If your cat is acting weird—well, weirder than normal—it could be because she is stressed out.
Do cats experience stress?
Of course they do!
Like humans, cats can have anxiety that is caused by a number of things.
Fireworks. A new family member. A move to a new home. Thunderstorms. Humans leaving them for vacation.
You get the idea. Any change or noise or disruption to their precious routine can cause your cat to become anxious and experience stress.
How do you know if a cat is stressed out?
Cat stress can manifest itself in a number of different ways, but some of the most common signs include:
Your cat is being extra clingy.
I’m talking level-five obsessed with you, won’t-leave-your-side clingy. If this is the case, your cat may be experiencing stress, including separation anxiety.
Your cat is sleeping less.
This is the equivalent of a human staying up all night worried about work or the family. When a cat is stressed out, her body and mind have a hard time relaxing enough to get into a deep sleep.
Your cat is not using her litter box.
A lot of cats who have stress will stop using their litter box. If this is happening to your cat, please take her to the vet ASAP to rule out any dangerous infections that could be causing this behavior or even the stress itself.
Your cat is eating more.
Or less. Changes to eating habits can be a sure sign that your cat is experiencing mood changes. My kitty, Belle, becomes ravenous when she is stressed out, while others will stop eating altogether.
Your cat is being destructive.
This is an especially important sign to keep an eye out for. Depending on the type of damage your cat is creating, it could become dangerous for her. Rainbow will tear apart paper to get her point across, which is relatively harmless, but some cats can—and do—destroy much worse.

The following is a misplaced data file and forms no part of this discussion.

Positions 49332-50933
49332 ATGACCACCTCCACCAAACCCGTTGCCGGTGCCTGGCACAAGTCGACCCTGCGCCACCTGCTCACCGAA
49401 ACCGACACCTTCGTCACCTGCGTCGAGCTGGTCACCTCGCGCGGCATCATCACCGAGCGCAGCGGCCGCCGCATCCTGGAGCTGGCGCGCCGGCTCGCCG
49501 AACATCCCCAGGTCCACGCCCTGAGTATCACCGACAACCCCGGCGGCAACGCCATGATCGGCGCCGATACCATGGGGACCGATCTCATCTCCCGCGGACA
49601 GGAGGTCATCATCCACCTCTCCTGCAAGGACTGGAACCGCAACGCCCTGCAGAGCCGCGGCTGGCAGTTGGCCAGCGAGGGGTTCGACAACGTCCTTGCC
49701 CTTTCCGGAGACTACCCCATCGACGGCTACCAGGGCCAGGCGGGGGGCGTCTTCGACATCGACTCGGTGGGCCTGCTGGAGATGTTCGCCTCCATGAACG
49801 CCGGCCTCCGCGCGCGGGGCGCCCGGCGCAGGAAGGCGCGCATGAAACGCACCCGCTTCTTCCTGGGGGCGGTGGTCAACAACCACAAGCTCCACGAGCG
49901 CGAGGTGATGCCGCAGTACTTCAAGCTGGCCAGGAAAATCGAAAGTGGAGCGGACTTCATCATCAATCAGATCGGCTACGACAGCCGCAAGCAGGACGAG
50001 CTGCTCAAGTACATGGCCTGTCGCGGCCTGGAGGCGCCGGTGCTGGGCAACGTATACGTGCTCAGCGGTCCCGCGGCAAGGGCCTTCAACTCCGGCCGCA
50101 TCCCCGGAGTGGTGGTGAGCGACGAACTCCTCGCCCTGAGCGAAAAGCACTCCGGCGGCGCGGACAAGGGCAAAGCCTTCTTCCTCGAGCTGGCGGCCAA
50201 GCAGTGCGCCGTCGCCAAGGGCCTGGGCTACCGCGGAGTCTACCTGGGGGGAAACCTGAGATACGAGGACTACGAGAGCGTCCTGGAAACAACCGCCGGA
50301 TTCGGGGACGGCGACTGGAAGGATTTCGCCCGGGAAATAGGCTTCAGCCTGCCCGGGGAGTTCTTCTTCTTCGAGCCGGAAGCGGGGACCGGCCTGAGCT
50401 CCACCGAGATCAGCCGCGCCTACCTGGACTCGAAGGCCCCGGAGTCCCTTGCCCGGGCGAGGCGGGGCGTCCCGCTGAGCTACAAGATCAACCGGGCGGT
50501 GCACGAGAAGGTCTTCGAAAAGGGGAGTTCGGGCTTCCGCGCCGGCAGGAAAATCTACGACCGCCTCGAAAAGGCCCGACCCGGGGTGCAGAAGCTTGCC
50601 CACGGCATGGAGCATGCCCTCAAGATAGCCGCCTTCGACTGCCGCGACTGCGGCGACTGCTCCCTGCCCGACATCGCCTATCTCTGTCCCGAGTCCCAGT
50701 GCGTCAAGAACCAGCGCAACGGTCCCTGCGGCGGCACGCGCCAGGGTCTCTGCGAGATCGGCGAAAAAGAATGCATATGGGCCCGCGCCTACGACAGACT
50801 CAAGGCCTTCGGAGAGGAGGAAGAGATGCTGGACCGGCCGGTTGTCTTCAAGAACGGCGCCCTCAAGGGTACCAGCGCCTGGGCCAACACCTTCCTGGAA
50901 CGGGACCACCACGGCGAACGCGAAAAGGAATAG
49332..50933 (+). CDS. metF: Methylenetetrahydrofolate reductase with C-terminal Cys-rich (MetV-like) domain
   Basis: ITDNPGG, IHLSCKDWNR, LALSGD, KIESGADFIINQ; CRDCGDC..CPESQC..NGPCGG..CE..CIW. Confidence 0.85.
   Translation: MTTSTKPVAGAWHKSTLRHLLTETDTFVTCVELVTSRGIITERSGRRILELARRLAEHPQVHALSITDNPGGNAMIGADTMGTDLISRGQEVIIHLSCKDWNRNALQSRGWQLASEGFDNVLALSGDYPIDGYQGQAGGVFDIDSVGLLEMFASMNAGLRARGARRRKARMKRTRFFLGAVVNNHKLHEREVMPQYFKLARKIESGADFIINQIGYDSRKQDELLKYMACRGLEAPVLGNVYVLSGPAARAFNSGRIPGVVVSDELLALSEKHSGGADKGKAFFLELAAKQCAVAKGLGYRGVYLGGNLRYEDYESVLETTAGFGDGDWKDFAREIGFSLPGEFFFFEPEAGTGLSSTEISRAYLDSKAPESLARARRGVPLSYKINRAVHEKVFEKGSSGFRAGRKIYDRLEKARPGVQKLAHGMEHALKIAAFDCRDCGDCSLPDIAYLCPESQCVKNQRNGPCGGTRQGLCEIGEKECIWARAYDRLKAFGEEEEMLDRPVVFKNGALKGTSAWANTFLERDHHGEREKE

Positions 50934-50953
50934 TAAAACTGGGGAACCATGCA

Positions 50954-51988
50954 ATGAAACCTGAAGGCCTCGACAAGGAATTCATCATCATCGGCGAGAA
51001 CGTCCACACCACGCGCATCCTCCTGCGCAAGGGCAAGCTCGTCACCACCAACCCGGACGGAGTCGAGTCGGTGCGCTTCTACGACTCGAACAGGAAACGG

Your cat is meowing excessively.
When your cat talks to you, you need to listen. If she starts to cry out more than usual it could be a sign that she is worried about something.
Your cat is picking fights with you or other animals.
Your cat probably won’t be her sweet, innocent self when she is stressed out. Have patience with her, and try your best to keep her away from anyone she could hurt until she is feeling better.
Every cat is different.
Now, hear meow-t. This isn’t a complete list by any means, and your cat may show one, two, all, or none of these symptoms. Each kitty is an individual and needs to be treated like one—that includes taking them to the vet any time they are experiencing a behavioral change to rule out medical problems.
Help her out with stress relief for cats.
If your vet gives you the all-clear, you can then begin to start helping your cat relieve her stress in healthy ways. Maybe she needs to spend more time playing with you. Maybe she needs her own space in your house where no other animals will bother her. Maybe she could benefit from a dose of feline-approved holistic CBD oil. Work with your vet—and your furbaby—to find a solution that helps give your cat happiness and peace.
I know a lot about cats, but I’m not a veterinarian. Please don’t take any of the statements I give as medical advice and do always consult your trusted vet, especially if your cat is experiencing behavioral challenges.